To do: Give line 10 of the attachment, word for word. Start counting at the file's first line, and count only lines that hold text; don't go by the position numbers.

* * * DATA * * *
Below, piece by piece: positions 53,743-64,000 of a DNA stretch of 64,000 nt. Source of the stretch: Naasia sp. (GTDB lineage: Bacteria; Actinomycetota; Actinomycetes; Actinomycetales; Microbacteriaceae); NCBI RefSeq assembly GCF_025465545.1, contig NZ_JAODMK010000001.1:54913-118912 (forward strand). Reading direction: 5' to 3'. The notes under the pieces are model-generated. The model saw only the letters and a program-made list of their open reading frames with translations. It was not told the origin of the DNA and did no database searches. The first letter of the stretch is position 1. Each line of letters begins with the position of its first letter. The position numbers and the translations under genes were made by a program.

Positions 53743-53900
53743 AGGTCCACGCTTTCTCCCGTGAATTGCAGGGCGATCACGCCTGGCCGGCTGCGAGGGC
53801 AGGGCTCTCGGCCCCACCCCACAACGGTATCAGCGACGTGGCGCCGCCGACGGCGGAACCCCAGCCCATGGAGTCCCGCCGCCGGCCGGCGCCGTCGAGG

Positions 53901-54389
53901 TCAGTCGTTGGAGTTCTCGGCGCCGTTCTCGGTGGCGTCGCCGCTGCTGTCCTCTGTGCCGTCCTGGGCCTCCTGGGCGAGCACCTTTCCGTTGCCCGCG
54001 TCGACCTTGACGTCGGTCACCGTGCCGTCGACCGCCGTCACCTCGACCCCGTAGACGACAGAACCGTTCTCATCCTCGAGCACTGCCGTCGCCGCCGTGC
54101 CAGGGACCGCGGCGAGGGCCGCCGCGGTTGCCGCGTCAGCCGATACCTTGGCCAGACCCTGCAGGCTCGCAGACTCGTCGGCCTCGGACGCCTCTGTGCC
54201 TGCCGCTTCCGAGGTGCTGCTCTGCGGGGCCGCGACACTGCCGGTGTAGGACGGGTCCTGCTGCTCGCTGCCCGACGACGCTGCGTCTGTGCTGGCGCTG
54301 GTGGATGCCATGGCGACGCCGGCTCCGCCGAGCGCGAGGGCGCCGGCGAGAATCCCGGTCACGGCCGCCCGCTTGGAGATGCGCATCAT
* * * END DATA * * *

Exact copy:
54301 GTGGATGCCATGGCGACGCCGGCTCCGCCGAGCGCGAGGGCGCCGGCGAGAATCCCGGTCACGGCCGCCCGCTTGGAGATGCGCATCAT